- The Red Sox catcher of the future is Blake Swihart, not Christian Vazquez, opines J.J. Cooper of Baseball America. But the team need not decide now how it will sort out the presence of two highly-regarded young backstops. Instead, the team has the option of adding a veteran presence alongside Vazquez for the coming year while Swihart continues to develop in the minors. Assuming Swihart establishes himself as a big league regular, Boston will have plenty of time to assess whether it makes more sense to keep both players or deal one away.
Last winter, Nelson Cruz turned down a $14.1MM qualifying offer from the Rangers only to find that the market wasn’t anywhere close to what he had hoped. The Orioles wound up inking him to a one-year, $8MM deal which proved to be a brilliant signing. This time around, he shouldn’t have any trouble landing a multi-year deal.
In 2014, Cruz turned in a .271/.333/.525 slash line with 40 homers on the way to his third career All-Star selection. Cruz’s 40 dingers weren’t just a career-high, it was the highest home run total of anyone in the majors in 2014. Cruz’s .525 slugging percentage was good for eighth in the majors, putting him above the likes of Jose Bautista, Miguel Cabrera, and David Ortiz. In a season where the Orioles got just 26 games out of Matt Wieters and lost Manny Machado for half the year, Cruz stepped up in a major way and helped propel them to first place in the American League East.
The advanced metrics were also very fond of Cruz’s 2014 performance. His 137 wRC+ put him in the upper echelon of sluggers. Meanwhile, Cruz’s .288 BABIP was actually a bit lower than his career average and his strikeout rate dipped, so there’s reason to believe he could bump his batting average a bit going forward. Cruz ranked seventh in MLB and first among this offseason’s free agent with a .254 ISO in 2014.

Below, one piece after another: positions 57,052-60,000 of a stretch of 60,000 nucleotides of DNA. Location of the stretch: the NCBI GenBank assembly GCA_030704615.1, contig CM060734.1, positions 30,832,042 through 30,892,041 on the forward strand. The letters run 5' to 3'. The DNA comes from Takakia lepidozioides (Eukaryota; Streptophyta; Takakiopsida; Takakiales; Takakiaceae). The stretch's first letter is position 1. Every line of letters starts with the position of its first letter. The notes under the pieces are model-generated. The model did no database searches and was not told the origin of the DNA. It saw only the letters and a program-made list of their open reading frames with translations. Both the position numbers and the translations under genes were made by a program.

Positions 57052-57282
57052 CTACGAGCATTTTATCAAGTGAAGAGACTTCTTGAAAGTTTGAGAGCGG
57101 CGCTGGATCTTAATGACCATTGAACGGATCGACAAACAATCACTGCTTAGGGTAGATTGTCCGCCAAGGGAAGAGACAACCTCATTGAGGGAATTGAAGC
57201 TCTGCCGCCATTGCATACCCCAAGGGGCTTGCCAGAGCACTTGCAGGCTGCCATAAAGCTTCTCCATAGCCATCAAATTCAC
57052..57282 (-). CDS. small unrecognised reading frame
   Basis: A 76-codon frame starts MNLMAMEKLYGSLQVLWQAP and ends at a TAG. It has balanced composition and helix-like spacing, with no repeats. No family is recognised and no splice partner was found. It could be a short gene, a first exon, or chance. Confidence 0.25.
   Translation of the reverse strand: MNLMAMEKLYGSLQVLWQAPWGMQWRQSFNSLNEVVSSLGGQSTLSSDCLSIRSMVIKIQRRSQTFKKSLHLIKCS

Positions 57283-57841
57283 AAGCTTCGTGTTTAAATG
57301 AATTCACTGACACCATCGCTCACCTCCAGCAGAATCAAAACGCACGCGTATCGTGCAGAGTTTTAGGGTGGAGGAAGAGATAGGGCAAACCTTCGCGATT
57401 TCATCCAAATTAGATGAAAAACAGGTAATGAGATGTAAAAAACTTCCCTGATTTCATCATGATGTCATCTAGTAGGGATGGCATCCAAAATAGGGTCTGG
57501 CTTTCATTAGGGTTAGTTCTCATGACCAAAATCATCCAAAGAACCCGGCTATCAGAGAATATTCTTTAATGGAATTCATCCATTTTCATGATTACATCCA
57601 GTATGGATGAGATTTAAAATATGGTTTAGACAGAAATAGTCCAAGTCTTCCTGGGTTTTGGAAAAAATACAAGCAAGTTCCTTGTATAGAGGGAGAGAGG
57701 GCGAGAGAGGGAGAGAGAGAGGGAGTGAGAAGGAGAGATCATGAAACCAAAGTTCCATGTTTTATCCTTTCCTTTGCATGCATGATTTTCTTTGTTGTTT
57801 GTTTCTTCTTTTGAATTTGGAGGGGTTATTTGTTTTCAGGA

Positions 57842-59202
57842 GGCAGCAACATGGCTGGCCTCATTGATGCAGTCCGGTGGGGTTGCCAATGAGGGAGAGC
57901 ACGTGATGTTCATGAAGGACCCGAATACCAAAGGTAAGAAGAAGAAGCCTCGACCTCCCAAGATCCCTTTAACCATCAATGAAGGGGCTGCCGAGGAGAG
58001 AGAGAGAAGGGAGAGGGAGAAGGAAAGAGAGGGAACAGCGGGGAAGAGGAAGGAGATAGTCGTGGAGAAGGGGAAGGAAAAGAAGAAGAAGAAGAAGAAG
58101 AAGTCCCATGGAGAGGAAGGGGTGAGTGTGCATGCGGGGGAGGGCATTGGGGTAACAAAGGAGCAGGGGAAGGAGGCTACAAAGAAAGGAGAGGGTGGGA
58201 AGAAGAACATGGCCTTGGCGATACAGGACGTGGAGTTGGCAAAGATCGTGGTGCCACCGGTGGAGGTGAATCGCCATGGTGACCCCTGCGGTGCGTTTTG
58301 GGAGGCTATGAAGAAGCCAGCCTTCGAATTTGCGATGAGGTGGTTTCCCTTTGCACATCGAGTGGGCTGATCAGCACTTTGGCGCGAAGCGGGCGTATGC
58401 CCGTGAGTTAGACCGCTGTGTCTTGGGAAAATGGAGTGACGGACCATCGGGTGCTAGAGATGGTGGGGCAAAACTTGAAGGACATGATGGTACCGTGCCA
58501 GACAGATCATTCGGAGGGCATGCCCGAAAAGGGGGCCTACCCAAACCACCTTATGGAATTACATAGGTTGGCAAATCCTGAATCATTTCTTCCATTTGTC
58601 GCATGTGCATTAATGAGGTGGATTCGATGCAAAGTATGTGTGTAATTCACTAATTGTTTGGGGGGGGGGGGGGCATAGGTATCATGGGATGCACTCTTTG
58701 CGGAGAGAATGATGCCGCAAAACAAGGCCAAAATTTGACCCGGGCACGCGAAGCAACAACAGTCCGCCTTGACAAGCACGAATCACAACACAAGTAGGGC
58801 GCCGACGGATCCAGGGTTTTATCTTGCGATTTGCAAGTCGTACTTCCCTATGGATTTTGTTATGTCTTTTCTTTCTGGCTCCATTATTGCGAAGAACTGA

His 2014 may have been a pleasant surprise, but it didn’t come out of the blue. Cruz has a solid track record of quality offensive performance, dating back to his breakout 2009 season with the Rangers. In those six years, Cruz owns a .271/.332/.514 batting line with about 29 homers per season and an OPS+ of 123, showing that he was still well above average even when factoring in the hitter-friendly confines of Globe Life Park in Arlington.
Cruz has proven to be an elite hitter against left-handers with a career .314/.407/.569 while his .258/.310/.513 slash line against righties is nothing to sneeze at either.
Teams will also find his October body of work attractive, and with good reason. With his two home runs in the ALDS, Cruz leapfrogged some legendary names to climb up the all-time postseason home run ladder. With homers 15 and 16 against the Tigers, Cruz tied Carlos Beltran for ninth all-time. As Mark Saxon of ESPN.com noted, that vaulted him ahead of Alex Rodriguez, Johnny Bench, Barry Bonds, Joe DiMaggio, Mark McGwire, and, yes, Babe Ruth. Cruz got there in just 37 career postseason games, less than all of the other players listed.
Unsurprisingly, the Orioles made a qualifying offer to Cruz, meaning that there will be draft pick compensation attached to signing him. In his last trip through free agency, the QO hurt his market (though his asking price was probably more to blame), leading to his discounted deal with Baltimore. Of course, the circumstances were different. For starters, Cruz was reportedly seeking as much as $75MM at the outset of free agency, unrealistic numbers that led to him settling in January. His value was also hurt by the tarnish of the Biogenesis scandal and the resulting 50-game suspension he served in 2013.
For all of his positives at the plate, there isn’t much that can be said for his agility or base running at this stage of his career. In 2014, Cruz put up a career-worst BsR of -3.3, putting him somewhere between “below average” and “poor” on the basepaths.